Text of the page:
'Camping' co-creator Lena Dunham shares news of removal of her left ovary with fans on social media
Just like 'Girls' Dunham has also portrayed herself through Kathryn, who suffers from the similar physical ailments as she does.
'Camping' co-creator, Lena Dunham, just underwent another surgery to remove her left ovary, and the former 'Girls' co-creator/actress took to Instagram to share the news about the surgery with her fans. The 32-year-old actress/director had earlier undergone a hysterectomy at the age of 31, and quite naturally her physical discomfort following the surgery and the consistent chronic illness are being pretty well reflected in the protagonist of 'Camping', Kathryn (played by Jennifer Garner).
Taking to Instagram, the 'Once Upon a Time in Hollywood' actress lashed out at the ones who had earlier commented that all of her pain was inside her head. Dunham had missed out on 'Camping' premiere which took place at the Paramount Studios in LA on October 12, following which she was highly criticized by several people who commented that she was only overthinking about the pain. The 'Tiny Furniture' actress addressed to the commentators her post claiming that she has been taking up all the necessary requirements such as therapy and medication in order to keep her pain in control.
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Yesterday I had a two hour surgery to remove my left ovary, which was encased in scar tissue & fibrosis, attached to my bowel and pressing on nerves that made it kinda hard to walk/pee/vamp. Over the last month it got worse and worse until I was simply a burrito posing as a human. *** My mother took this picture after I spent 9 hours in the post op recovery area with v low blood pressure that the nurses were diligently monitoring. I was so out of it that I thought I looked sensually moody a la Charlotte Rampling (turns out it was more of a constipation vibe.) *** A lot of people commented on my last post about being too sick to finish promoting my show by saying my hysterectomy should have fixed it (I mean *should* is a weird one). That I should get acupuncture and take supplements (I do). That I should see a therapist because it’s clearly psychological (year 25 of therapy, y’all. These are the fruits!) But a big lesson I’ve learned in all of this is that health, like most stuff, isn’t linear- things improve and things falter and you start living off only cranberry juice from a sippy cup/sleeping on a glorified heating pad but you’re also happier than you’ve been in years. I feel blessed creatively and tickled by my new and improved bellybutton and so so so lucky to have health insurance as well as money for care that is off of my plan. But I’m simultaneously shocked by what my body is and isn’t doing for me and red with rage that access to medical care is a privilege and not a right in this country and that women have to work extra hard just to prove what we already know about our own bodies and beg for what we need to be well. It’s humiliating. *** My health not being a given has paid spiritual dividends I could never have predicted and it’s opened me up in wild ways and it’s given me a mission: to advocate for those of us who live at the cross section of physical and physic pain, to remind women that our stories don’t have to look one way, our pain is our gain and oh shit scars and mesh “panties” are the fucking jam. Join me, won’t you? *** 📷 @lauriesimmons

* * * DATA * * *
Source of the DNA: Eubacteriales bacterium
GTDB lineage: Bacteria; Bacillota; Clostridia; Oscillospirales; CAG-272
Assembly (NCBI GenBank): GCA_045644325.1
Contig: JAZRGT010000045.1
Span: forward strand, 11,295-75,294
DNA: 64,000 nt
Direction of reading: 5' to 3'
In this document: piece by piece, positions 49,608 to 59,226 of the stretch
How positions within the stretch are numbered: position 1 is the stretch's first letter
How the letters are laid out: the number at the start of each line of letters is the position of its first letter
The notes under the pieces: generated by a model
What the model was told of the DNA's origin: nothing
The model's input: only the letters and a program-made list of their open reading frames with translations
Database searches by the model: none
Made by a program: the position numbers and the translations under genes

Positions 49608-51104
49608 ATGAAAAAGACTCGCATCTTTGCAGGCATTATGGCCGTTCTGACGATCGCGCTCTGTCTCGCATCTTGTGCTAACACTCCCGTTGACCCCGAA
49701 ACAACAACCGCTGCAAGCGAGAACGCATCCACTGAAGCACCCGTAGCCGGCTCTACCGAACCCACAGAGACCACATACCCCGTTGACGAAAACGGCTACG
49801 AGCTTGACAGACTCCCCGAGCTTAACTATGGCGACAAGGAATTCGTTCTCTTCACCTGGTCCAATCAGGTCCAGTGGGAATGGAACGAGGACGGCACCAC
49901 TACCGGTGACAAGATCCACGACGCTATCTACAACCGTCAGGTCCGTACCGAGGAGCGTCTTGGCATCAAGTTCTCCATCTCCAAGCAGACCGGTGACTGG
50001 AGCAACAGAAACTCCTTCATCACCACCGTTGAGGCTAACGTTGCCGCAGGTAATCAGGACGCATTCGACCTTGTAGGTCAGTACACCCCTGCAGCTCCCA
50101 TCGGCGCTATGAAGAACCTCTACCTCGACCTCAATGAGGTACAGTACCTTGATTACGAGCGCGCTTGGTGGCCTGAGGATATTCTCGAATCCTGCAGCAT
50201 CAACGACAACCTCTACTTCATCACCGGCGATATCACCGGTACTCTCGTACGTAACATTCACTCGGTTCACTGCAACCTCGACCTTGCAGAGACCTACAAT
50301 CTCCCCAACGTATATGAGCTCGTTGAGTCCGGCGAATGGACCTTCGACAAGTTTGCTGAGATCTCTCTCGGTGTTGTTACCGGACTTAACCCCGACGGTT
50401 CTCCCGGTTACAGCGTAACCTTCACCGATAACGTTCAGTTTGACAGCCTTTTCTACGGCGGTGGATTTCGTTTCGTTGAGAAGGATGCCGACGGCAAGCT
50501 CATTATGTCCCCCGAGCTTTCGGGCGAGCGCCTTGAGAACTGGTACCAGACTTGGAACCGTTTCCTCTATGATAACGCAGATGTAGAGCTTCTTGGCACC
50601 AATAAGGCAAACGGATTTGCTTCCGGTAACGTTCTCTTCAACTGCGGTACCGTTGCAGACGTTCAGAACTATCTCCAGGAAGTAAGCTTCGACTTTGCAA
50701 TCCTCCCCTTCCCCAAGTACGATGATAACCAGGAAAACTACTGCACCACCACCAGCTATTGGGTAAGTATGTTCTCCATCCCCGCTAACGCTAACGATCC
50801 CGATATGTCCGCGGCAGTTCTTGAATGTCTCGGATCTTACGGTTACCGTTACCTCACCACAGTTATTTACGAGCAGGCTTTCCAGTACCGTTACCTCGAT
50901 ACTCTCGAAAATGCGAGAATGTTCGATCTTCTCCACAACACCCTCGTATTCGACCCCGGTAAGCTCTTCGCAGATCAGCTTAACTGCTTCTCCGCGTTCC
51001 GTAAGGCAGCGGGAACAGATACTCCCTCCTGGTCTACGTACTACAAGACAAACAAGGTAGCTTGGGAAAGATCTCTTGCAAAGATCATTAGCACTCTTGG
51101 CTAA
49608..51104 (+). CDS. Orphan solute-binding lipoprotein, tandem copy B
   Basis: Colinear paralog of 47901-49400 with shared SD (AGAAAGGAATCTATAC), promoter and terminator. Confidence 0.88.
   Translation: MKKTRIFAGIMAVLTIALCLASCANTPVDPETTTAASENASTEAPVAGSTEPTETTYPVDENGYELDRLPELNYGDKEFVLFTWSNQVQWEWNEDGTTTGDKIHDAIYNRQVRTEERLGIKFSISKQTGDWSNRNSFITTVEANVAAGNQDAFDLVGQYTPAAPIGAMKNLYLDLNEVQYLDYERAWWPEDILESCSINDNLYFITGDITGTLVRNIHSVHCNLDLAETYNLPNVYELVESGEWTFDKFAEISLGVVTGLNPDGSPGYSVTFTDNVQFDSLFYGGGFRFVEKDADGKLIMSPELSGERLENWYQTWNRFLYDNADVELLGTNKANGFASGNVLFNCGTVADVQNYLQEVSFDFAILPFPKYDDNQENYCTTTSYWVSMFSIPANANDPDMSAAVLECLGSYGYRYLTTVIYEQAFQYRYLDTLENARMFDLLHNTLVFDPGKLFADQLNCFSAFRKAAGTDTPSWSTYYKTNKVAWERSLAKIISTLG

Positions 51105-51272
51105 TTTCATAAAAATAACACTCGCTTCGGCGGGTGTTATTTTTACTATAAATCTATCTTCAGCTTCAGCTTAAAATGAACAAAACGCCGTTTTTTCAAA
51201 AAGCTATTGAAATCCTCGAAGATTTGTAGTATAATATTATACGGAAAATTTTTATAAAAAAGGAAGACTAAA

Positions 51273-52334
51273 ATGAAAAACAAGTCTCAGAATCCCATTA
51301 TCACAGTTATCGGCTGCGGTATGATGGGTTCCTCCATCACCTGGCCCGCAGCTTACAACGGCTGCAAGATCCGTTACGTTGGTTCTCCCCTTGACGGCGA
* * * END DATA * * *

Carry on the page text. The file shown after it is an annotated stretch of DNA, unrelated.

She wrote: " A lot of people commented on my last post about being too sick to finish promoting my show by saying my hysterectomy should have fixed it (I mean *should* is a weird one). That I should get acupuncture and take supplements (I do). That I should see a therapist because it’s clearly psychological (year 25 of therapy, Y'all. These are the fruits!)". She further stressed upon the fact that it was unfortunate that medical care was more of a privilege than a right. She concluded by stating, "My health not being a given has paid spiritual dividends I could never have predicted and it’s opened me up in wild ways and it’s given me a mission: to advocate for those of us who live in the cross-section of physical and physic pain, to remind women that our stories don’t have to look one way, our pain is our gain and oh shit scars and mesh “panties” are the fucking jam. Join me, won’t you?"
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Your body failing you is a loss that’s hard to explain and yet the amount of messages I’ve gotten from women in a similar predicament has been so overwhelming, loving and heartening. More than 20 million women in America are living with hysterectomies and those of you who’ve shared your plight and perseverance make me feel so honored to be in your company. Thank you to the village of women who took care of me through this entire process. I have a broken heart and I hear those don’t mend overnight, but we are linked forever by this experience and our refusal to let it hold any of us back from even the grandest dreams.
The 'My art' actress had earlier shared a post following her hysterectomy. Dunham's own bodily discomfort and pain have been reflected in Jennifer Garner's character, Kathryn, in HBO's 'Camping'. On the outside, Kathryn is a control freak who won't let anyone else's opinion muddle her plans, but on a closer look, Kathryn is a woman who suffers from a lot of pain. In the first episode which premiered on October 14, she had confessed that the vitamins helped her cope with the pain that has resulted from the hysterectomy. Dunham too had shared a similar experience on Vogue, where she wrote in detail about her physical ailments and how she is trying to cope with it while keeping herself busy at work.